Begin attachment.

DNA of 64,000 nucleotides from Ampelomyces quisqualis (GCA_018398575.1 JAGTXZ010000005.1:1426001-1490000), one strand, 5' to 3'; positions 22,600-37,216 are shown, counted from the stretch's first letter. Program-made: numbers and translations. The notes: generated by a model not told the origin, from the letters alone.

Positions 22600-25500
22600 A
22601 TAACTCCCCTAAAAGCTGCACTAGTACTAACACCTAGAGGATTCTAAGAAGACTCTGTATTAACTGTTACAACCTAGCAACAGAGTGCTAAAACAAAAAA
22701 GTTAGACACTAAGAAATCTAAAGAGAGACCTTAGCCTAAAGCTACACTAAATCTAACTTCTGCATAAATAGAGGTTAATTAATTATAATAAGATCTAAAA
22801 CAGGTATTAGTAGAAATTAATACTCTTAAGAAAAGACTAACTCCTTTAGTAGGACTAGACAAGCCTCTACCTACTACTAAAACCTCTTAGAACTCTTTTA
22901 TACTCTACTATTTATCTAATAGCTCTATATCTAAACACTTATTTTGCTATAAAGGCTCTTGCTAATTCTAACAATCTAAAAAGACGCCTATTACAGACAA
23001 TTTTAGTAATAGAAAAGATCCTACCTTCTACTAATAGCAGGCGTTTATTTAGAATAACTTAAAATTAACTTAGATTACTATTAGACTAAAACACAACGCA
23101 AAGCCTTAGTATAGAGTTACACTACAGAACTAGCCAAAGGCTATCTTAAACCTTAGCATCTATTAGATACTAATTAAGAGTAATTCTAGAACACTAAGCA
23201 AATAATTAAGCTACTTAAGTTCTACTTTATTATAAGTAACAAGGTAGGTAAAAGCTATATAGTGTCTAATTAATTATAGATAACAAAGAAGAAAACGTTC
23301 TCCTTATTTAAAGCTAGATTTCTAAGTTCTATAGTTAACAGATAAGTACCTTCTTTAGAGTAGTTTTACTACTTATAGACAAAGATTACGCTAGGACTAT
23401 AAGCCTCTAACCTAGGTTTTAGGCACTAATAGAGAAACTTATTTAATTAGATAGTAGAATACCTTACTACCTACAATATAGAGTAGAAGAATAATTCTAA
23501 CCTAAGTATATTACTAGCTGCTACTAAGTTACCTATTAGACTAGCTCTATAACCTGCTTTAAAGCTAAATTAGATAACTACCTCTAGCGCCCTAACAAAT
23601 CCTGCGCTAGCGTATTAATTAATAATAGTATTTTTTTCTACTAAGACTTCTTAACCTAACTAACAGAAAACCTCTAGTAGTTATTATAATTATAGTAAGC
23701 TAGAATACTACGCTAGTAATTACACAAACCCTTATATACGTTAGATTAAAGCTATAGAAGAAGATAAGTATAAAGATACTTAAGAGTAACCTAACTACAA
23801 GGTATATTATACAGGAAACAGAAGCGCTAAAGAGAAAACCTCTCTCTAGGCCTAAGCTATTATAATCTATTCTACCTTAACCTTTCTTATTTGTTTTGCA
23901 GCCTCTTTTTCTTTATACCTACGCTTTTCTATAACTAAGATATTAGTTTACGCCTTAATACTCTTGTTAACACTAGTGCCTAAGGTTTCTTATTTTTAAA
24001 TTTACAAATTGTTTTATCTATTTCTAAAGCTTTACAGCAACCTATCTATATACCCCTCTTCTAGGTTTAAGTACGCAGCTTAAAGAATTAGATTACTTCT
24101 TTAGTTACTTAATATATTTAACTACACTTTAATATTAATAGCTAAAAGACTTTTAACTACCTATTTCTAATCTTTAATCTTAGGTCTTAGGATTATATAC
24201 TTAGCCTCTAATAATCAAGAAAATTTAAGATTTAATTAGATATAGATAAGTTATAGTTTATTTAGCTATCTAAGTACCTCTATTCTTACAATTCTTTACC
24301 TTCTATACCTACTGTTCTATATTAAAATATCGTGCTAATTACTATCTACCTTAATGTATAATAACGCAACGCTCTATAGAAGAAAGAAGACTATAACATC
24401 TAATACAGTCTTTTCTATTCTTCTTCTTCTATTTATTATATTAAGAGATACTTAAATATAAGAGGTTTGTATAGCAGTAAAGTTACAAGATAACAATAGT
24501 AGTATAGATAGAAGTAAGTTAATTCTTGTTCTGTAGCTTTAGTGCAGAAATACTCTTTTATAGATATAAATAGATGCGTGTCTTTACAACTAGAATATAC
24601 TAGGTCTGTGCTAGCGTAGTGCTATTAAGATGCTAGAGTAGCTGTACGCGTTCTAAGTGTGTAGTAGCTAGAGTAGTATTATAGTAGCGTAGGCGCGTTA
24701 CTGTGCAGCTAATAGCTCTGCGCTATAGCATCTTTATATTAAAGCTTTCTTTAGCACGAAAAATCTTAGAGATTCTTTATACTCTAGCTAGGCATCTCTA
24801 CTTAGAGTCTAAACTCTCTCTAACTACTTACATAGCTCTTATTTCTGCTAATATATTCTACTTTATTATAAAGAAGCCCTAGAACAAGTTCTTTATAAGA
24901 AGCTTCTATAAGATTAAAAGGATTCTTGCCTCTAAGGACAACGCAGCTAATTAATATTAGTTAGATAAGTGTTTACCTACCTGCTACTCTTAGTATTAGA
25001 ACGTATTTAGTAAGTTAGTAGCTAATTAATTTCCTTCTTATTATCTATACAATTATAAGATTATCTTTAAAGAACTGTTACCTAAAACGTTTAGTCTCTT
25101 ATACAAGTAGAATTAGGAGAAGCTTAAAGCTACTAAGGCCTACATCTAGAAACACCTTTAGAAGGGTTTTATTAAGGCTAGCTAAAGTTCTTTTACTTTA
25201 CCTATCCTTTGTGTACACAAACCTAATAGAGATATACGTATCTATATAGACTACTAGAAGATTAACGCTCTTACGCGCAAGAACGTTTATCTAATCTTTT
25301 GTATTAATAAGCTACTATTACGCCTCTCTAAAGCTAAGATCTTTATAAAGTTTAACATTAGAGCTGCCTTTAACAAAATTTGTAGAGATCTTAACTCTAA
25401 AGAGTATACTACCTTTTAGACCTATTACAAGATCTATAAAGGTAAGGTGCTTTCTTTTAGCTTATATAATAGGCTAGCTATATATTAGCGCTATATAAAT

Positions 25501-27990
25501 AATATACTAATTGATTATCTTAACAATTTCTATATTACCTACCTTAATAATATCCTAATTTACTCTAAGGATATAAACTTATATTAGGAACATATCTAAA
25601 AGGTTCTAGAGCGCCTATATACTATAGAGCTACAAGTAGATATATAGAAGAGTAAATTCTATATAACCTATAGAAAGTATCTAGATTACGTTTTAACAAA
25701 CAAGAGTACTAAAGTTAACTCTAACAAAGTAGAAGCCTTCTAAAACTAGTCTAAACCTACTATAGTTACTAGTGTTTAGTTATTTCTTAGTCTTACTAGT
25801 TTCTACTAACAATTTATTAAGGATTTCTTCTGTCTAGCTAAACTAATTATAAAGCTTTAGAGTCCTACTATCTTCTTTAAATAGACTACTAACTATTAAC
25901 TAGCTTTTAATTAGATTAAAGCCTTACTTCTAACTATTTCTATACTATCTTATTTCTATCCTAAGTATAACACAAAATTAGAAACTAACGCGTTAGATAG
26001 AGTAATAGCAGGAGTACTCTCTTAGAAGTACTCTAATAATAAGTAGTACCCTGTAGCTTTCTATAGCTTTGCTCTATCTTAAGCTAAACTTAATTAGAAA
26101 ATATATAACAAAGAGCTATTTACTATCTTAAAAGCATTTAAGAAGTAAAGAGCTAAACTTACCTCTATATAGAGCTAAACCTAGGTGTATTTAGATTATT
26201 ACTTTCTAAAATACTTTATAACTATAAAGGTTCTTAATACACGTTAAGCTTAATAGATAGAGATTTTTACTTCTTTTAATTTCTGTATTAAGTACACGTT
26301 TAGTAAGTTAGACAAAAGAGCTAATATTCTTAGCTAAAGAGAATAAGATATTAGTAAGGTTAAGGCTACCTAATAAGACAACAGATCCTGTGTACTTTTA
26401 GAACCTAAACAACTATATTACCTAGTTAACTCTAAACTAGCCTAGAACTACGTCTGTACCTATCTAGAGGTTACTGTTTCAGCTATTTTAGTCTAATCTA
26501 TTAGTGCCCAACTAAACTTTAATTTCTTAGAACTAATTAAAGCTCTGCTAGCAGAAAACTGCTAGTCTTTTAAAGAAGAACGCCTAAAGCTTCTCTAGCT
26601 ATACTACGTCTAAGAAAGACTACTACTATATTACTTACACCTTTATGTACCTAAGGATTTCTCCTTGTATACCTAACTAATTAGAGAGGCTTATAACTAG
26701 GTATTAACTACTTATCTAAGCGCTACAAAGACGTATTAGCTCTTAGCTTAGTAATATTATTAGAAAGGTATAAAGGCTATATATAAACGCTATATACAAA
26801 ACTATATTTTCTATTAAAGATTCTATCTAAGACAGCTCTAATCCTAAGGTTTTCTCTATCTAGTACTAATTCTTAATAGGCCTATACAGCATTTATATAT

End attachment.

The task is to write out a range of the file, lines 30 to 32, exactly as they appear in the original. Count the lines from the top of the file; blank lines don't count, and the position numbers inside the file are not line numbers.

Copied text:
25201 CCTATCCTTTGTGTACACAAACCTAATAGAGATATACGTATCTATATAGACTACTAGAAGATTAACGCTCTTACGCGCAAGAACGTTTATCTAATCTTTT
25301 GTATTAATAAGCTACTATTACGCCTCTCTAAAGCTAAGATCTTTATAAAGTTTAACATTAGAGCTGCCTTTAACAAAATTTGTAGAGATCTTAACTCTAA
25401 AGAGTATACTACCTTTTAGACCTATTACAAGATCTATAAAGGTAAGGTGCTTTCTTTTAGCTTATATAATAGGCTAGCTATATATTAGCGCTATATAAAT